For any business owners, make sure you list your contact details clearly on your site.

Is there a company registration number or similar information on the website?

If the website you’re looking at is for a UK-based business, you may well find a company registration number on it.

There may also be other information, such as a VAT number for larger UK businesses.

If you’re dealing with an overseas company there may be similar numbers present.

Remember though, not all businesses will have a company registration number or a VAT number even if they’re operating in the UK. For example, a  sole trader will not have a company registration number.

So don’t take a lack of this information as a sign that a business can’t be trusted. But its presence is a positive.

Check for reviews and testimonials

What are other people saying about the website you’re thinking of buying a product or service from?

A trustworthy website will be keen to let you know people are singing its praises and so will include reviews and testimonials from happy customers.

Of course, it’s possible for untrustworthy sites to fake good reviews and testimonials, so be on your guard.

Always double check what people are saying about a site by looking at third-party review sites such as Trustpilot. It’s perfect normal to encounter a handful of bad reviews on these sites as no company can provide perfect service to everyone, so don’t let that put you off.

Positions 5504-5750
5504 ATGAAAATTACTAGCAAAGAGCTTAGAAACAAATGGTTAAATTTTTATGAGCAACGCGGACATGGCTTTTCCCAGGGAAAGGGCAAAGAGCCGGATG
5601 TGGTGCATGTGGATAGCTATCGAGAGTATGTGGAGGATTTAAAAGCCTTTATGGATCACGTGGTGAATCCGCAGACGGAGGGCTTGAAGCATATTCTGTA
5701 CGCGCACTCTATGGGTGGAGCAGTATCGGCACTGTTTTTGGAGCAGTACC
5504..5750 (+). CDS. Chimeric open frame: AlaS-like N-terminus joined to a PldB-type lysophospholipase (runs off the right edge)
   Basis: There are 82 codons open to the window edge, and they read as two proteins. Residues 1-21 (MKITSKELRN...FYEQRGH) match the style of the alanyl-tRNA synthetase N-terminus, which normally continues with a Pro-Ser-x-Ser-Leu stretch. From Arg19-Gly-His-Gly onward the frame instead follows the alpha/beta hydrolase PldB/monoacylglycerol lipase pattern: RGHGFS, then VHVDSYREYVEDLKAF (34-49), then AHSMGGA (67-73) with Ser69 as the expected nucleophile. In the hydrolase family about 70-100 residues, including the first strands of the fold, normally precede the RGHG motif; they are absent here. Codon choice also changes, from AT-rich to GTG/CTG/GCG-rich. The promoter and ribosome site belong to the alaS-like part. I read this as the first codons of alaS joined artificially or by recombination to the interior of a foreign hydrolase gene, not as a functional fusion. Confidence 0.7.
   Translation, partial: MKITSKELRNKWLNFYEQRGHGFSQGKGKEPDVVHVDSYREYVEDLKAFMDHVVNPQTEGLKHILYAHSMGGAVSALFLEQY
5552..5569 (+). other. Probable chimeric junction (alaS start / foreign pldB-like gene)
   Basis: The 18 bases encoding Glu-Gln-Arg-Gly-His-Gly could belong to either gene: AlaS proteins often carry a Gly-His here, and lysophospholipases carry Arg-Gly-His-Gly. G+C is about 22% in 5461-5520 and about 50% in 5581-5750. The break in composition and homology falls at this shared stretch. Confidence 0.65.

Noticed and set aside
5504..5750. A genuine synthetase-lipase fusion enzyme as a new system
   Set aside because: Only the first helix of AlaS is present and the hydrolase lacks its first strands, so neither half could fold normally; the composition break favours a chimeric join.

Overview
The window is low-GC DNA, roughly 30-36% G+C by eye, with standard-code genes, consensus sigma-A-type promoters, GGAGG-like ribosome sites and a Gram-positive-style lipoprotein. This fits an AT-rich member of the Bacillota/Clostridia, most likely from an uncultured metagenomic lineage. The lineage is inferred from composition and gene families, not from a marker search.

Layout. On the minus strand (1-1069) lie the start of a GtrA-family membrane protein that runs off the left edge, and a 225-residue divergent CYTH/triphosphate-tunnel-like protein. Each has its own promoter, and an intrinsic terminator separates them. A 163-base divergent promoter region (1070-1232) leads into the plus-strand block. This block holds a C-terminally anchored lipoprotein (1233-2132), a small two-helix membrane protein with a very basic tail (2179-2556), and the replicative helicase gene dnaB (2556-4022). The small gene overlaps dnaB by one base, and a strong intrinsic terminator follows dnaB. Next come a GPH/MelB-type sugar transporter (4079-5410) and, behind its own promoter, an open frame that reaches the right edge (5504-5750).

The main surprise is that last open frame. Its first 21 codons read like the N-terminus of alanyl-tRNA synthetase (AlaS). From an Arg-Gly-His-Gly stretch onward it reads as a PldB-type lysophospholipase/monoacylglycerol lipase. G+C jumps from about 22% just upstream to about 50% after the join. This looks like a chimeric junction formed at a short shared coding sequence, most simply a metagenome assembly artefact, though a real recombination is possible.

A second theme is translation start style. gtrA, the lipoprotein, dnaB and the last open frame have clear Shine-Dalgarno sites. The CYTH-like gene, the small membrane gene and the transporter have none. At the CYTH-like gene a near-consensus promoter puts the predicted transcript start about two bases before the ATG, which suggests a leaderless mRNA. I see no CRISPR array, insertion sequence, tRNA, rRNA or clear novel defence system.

You may also  want  to reach out to people  who have given testimonials to the website if possible, as then you can check they’re authentic.

If you’re running a business, you should make sure you gather and use legitimate testimonials and reviews.

What payment methods are available?

When looking to buy a product or service it always pays to take a look at what payment methods are offered by a website.

Reputable sites should offer a range of payment options, including PayPal and credit/debit card payments.

Be very wary if a website insists you pay by bank transfer or wire payment. This is uncommon, and it’s very hard to recoup money sent via these methods if something goes wrong with your transaction.

Can you speak to a real person?

All legitimate businesses no matter their size are always keen to get new customers. So if you’ve got a question or concern, legitimate businesses will always have someone on hand to talk to you about it.

It might be a customer service phone call, or a Skype meeting with a consultant you’re thinking of hiring, but it’s always good to talk.

Better safe than sorry

Although all these steps will help you avoid hacked sites and obvious scams, not all scams are obvious.

If something seems too good to be true, then that may well be the case. Don’t commit to spending a large sum of money if you don’t 100% trust the website in question.

Will Stevens
Will joined the GoDaddy EMEA team in 2017, following the acquisition of HEG. He covers all aspects of digital marketing, from SEO to email, for the GoDaddy UK blog. Previously, he has worked in online journalism and also conducted online marketing campaigns for a number of well-known brands.